Morgan Stanley Gives Brokers Reprieve on Mutual Fund Conversions
Morgan Stanley told its brokers this week that they will be able to collect relatively beefy 12b-1 fees on some mutual fund C-class shares a little longer than originally planned.
In line with regulatory efforts to protect customers from investing in inappropriate mutual fund classes, the company last March told advisers that C shares will automatically convert into A-class shares after being held for six years. On Wednesday, the firm told brokers it is delaying the start of the monthly migrations to June from March “in an effort to provide a seamless transition.”
The notification did not further explain the reason for the delay. A company spokeswoman confirmed the date change but declined further comment.
C-class shares generally pay brokers and their firms 1% of the value of a customer’s fund holdings annually, rather than the typical .25% trail collected on A shares. That can be a substantial difference, reducing annual fees on a hypothetical $4 million fund account, for example, to $10,000 from $40,000.
For investors, the six-year period is a conservative calculation of the point at which front-end sales charges paid on A shares from the investment pool are overshadowed by the ongoing 12b-1 fees on C-shares, which do not have an upfront load.
Several mutual fund companies in recent years imposed automatic conversion to A from C shares in holding periods ranging from seven to 10 years. Morgan Stanley said in its notification that it will impose the six-year conversion date on all C-shares, unless a fund company has a requirement for an even shorter holding period.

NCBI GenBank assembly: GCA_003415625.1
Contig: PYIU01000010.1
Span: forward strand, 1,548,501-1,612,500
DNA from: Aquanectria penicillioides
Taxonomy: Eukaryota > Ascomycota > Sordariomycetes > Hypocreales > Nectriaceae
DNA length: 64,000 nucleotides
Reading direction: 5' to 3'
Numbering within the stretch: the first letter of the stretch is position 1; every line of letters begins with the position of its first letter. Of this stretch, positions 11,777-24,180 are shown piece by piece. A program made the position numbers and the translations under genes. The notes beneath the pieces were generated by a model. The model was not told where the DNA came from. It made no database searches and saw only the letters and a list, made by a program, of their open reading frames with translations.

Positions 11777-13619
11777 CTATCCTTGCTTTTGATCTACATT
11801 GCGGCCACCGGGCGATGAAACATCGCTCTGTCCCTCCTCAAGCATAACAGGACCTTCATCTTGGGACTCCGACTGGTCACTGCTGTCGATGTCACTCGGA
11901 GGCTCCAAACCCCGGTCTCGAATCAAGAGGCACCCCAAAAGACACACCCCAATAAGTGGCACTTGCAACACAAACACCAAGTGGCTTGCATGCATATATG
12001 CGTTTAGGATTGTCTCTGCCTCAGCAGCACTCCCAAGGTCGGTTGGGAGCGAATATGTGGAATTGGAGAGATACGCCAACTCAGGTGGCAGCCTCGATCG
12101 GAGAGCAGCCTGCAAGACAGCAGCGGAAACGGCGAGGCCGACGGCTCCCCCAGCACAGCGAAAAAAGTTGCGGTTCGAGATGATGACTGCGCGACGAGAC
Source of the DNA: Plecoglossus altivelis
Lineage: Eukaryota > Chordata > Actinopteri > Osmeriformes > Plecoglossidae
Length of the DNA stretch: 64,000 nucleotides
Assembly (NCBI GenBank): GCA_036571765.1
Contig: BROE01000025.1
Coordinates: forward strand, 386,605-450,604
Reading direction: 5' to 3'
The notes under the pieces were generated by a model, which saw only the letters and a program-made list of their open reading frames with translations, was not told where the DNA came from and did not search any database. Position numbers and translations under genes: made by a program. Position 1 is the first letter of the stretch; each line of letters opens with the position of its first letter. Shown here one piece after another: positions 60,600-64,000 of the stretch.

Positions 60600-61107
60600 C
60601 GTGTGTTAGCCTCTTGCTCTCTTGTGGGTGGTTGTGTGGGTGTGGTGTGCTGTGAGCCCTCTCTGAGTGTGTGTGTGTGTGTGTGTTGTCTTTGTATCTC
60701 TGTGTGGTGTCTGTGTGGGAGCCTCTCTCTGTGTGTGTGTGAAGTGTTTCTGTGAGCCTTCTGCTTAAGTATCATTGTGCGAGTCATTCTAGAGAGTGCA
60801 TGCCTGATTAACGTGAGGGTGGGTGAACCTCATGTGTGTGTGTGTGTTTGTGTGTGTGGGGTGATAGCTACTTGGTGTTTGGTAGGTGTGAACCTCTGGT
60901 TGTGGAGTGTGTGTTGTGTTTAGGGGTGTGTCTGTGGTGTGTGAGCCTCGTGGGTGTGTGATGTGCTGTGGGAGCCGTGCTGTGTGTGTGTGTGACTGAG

Under Morgan Stanley’s conversion program, investors moved into A shares will not be charged front-end loads.
The Securities and Exchange Commission and the Financial Industry Regulatory Authority have issued heavy sanctions against large and small firms in recent years for failing to train and supervise advisers on their choice of mutual fund share classes.
In a pilot program last year, the SEC offered to waive fines against broker-dealers that voluntarily disclosed they had inappropriately put customers into higher-cost fund shares. The program ended in June, and an SEC enforcement official recently said that “lots of money” is expected to be returned to investors as a result of the experiment.
Some advisers at Morgan Stanley and other firms that have adopted a fund-share conversion strategy say it is aimed at prompting them to forego 12b-1 fees altogether and move customers to fee-based advisory accounts.
Firms prefer advisory accounts because they generate revenue regardless of whether trades are made, but brokers say that buy-and-hold customers with basic investment needs often pay less with transaction accounts.
To be sure, firms are wary of putting customers into more expensive accounts, and Morgan Stanley, among others, has begun requiring brokers to convert fee accounts with little trading activity back to commission accounts.